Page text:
Lusofonia Festival cheered in Macao brings China and Portugal closer
Carnival of friendship
Published: Oct 31, 2022 07:44 PM
The famous Portuguese-style Taipa Houses Museum in Macao Photo: IC

The famous Portuguese-style Taipa Houses Museum in Macao Photo: IC

As a bridge linking China and Portuguese-speaking countries (PSCs), the Macao Special Administrative Region (SAR) has remained committed to promoting cultural exchanges between the two sides.

Over the weekend, the annual Lusofonia Festival drew local residents and tourists alike to the Taipa Houses Museum, a complex consisting of five Portuguese-style houses on Taipa Island, where they could enjoy food and traditional performances from PSCs.

Taking place simultaneously with the "carnival" of Portuguese appeal was a cultural festival featuring a series of activities such as the Chinese and Portuguese picture book fair, screenings of films in Chinese and Portuguese languages and wine tasting.

David Leung, a 4-year-old boy from Macao, listened attentively while pupils from the Macao Portuguese School sang chorus on an outdoor stage, giving his applause together with an enthusiastic crowd.

"The songs are beautiful," he told the Xinhua News Agency. 

"I want to learn how to sing them."

Leong Wai-man, head of the Cultural Affairs Bureau of the Macao SAR government, said the festival is aimed at further playing Macao's role of a bridge linking China and PSCs and building the city into a place where Chinese culture dominates and multiple cultures coexist.

During the past week, the Office of the Commissioner of the Chinese Foreign Ministry in the Macao SAR joined hands with the Macao SAR government to organize an exchange plan for young people from China and PSCs who are studying in Macao.

Scores of college students from China and eight PSCs, including Portugal, Brazil and Angola, took part in the plan and a contest of short videos telling their stories about the city from the perspectives of cultural exchanges and integration, One Country, Two Systems practices, as well as Macao's role as a platform linking China and PSCs.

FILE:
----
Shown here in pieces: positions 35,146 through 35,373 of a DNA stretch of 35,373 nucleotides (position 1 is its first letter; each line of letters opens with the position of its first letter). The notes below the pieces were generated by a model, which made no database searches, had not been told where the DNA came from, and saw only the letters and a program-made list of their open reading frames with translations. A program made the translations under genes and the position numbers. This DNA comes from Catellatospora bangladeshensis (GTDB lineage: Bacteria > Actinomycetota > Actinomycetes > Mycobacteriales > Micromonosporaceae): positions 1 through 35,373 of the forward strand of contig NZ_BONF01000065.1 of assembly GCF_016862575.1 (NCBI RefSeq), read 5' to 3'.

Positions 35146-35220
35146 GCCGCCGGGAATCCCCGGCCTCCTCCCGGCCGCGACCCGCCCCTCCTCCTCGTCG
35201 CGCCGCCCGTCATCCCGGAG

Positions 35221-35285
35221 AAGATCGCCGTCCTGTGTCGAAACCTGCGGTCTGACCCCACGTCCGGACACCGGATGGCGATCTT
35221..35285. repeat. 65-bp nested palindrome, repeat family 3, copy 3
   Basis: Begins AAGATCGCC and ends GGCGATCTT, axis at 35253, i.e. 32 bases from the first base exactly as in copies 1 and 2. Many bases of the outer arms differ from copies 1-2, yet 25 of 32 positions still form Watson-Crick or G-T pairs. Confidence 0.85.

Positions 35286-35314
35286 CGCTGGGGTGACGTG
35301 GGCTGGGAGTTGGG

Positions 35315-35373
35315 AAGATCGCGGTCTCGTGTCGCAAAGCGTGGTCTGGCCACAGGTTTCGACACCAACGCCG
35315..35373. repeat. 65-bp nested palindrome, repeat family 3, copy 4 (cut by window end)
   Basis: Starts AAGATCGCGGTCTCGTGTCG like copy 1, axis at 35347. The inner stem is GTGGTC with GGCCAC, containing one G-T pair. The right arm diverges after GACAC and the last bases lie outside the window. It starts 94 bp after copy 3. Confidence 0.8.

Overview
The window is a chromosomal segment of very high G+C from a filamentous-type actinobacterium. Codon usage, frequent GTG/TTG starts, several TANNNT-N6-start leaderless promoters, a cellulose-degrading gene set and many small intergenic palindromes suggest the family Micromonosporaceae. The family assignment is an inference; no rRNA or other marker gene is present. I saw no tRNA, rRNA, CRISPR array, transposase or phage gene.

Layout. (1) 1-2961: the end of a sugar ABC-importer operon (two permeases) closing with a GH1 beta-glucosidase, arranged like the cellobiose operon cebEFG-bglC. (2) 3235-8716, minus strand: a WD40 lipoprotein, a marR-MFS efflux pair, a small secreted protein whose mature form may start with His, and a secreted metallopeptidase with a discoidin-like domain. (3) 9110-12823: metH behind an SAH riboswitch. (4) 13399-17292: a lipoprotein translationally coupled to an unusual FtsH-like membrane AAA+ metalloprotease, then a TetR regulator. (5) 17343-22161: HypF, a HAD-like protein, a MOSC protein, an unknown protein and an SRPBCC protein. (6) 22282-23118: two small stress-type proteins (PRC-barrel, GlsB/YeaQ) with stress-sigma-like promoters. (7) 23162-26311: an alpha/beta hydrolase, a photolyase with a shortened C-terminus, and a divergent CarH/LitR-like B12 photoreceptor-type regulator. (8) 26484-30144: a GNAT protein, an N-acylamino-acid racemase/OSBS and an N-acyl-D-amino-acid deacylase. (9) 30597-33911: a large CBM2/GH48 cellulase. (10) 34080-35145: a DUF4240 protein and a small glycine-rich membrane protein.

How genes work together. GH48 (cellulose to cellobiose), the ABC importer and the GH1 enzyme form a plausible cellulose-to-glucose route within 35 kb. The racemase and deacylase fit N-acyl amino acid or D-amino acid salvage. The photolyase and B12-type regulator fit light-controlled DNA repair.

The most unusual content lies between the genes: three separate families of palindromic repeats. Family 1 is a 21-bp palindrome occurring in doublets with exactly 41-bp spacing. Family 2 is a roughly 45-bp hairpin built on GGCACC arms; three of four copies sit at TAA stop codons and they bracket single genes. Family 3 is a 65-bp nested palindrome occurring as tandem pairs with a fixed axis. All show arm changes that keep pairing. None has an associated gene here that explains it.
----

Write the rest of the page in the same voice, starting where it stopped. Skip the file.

A student with the surname of Cheng was one of the prize winners. Born and raised in Macao, Cheng said she had been studying the Portuguese language and thinking about how she could leverage her strength to help promote friendship between Chinese- and Portuguese-speaking students.

"Macao is a city where the Chinese and Portuguese cultures meet," Cheng said. 

"The building of the Guangdong-Hong Kong-Macao Greater Bay Area and the Guangdong-Macao in-depth cooperation zone in Hengqin, Zhuhai, will also bring opportunities to Macao."

Liu Xianfa, commissioner of China's Ministry of Foreign Affairs in the Macao SAR, said that Macao plays an irreplaceable role in promoting cultural exchanges and cooperation between China and PSCs, calling on young people from these countries to learn from each other and make joint contributions to the common development and prosperity of China and PSCs.

Ip Kuai-peng, vice rector of the City University of Macao, suggested that the Macao SAR government fully supports deepening cooperation with PSCs on higher education and personnel training, and encourages Macao's universities in carrying out academic exchanges with their counterparts in PSCs.

"Macao should also leverage its unique advantages and help tell the stories of China to the outside world," Ip added.